• Indicating the philosophical divide was a short exchange on citizenship as a privilege (Senator Enverga) and as a right (particularly Rico), who emphasized that as a former refugee from El Salvador, the right to be a full citizen, with all the rights and responsibilities that entailed as anyone born in Canada. That was part of the “beauty of Canada,” its inclusiveness and multiculturalism.
Hearings continue today with Martin Collacott, CBA, Asia-Pacific Foundation, Canadian War Brides (shut out from Commons Committee hearings), and PAFSO (foreign service union). Will be interesting to see if Galati case comes up during questions of the CBA witnesses.

Citizenship Act: Canadian Council of Refugees Submission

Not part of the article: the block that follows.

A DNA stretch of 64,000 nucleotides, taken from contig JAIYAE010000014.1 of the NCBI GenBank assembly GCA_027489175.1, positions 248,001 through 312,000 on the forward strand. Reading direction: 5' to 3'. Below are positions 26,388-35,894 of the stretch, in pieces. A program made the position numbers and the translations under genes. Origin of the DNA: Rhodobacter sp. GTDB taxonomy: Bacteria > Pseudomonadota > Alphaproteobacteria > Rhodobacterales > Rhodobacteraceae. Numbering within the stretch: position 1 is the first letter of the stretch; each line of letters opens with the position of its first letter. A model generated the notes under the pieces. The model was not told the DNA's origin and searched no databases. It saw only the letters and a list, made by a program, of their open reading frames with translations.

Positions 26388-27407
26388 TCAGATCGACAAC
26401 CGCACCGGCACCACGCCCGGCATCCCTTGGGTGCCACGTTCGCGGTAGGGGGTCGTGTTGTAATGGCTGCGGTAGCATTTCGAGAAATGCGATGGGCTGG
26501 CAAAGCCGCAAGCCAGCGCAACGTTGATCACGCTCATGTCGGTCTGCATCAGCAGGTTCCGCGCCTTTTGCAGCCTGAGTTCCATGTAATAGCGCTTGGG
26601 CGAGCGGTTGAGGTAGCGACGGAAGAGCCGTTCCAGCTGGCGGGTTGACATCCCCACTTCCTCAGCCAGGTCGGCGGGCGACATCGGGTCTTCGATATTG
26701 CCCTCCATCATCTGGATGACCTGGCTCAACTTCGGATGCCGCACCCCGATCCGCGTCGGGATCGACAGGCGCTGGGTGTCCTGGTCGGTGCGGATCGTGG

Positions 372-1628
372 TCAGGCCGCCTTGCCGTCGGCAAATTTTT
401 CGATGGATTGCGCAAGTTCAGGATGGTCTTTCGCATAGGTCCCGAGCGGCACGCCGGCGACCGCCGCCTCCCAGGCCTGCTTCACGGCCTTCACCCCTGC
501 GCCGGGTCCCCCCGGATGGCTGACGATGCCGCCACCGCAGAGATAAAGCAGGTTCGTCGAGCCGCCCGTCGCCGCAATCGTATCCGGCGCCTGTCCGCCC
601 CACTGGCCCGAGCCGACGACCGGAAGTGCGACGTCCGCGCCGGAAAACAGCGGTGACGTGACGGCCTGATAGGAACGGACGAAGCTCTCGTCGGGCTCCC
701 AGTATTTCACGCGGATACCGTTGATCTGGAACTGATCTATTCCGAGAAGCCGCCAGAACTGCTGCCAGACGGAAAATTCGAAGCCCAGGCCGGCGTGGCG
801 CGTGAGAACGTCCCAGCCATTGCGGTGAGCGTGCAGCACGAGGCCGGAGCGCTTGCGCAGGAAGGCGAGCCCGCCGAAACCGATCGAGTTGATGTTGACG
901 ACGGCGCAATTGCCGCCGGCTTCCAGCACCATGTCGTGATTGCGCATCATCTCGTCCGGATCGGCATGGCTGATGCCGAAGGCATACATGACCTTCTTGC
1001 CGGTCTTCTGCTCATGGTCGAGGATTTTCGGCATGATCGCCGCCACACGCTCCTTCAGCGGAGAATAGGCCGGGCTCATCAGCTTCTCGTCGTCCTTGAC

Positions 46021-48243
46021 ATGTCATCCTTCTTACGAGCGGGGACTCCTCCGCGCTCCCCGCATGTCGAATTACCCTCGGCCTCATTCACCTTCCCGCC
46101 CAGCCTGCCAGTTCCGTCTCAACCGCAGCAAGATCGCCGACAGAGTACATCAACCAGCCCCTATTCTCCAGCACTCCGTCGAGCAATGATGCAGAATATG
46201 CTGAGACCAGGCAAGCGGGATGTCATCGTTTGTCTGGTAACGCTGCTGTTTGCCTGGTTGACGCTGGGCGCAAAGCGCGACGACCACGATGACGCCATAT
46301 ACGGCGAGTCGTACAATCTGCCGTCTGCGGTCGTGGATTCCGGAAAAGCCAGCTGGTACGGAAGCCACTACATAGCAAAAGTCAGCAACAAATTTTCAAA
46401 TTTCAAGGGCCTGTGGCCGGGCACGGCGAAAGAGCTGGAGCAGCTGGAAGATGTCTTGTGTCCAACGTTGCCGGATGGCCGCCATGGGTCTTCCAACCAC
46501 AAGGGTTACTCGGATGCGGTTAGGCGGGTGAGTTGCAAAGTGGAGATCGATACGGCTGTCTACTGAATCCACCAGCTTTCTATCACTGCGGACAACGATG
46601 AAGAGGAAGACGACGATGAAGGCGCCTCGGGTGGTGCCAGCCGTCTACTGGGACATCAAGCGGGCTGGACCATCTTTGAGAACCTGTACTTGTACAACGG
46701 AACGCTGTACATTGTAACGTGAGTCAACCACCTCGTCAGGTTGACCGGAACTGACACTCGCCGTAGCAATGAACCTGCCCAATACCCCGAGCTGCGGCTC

Submission have started. This one, from the Canadian Council of Refugees, contains few surprises. My sense is that their concerns range from the relatively less significant (e.g., change in residency, fees) to more substantive (e.g., revocation):


Citizenship rules are fundamental to who we are as a country. We believe it is crucial that the rules:

a) Respect the principle that all citizens are equal.

b) Embrace newcomers and encourage them to quickly become full participating members of our society.

c) Recognize the barriers that some newcomers face to full participation, including the particular barriers faced by refugees who have suffered persecution and long years of deprivation.

d) Respect the principle that citizenship is a status from which rights derive, and is thus similar to our status as human beings. It is not something that can be lost through bad behaviour.

e) Be clear about who acquires or loses citizenship. Individuals should have access to a fair hearing before an independent decision-maker. Decisions should not be made on a discretionary basis by the Minister.

RT @ccrweb: Concerned about changes to #citizenship in Canada? So are we. Read our submission to Parliament: #cdnimm…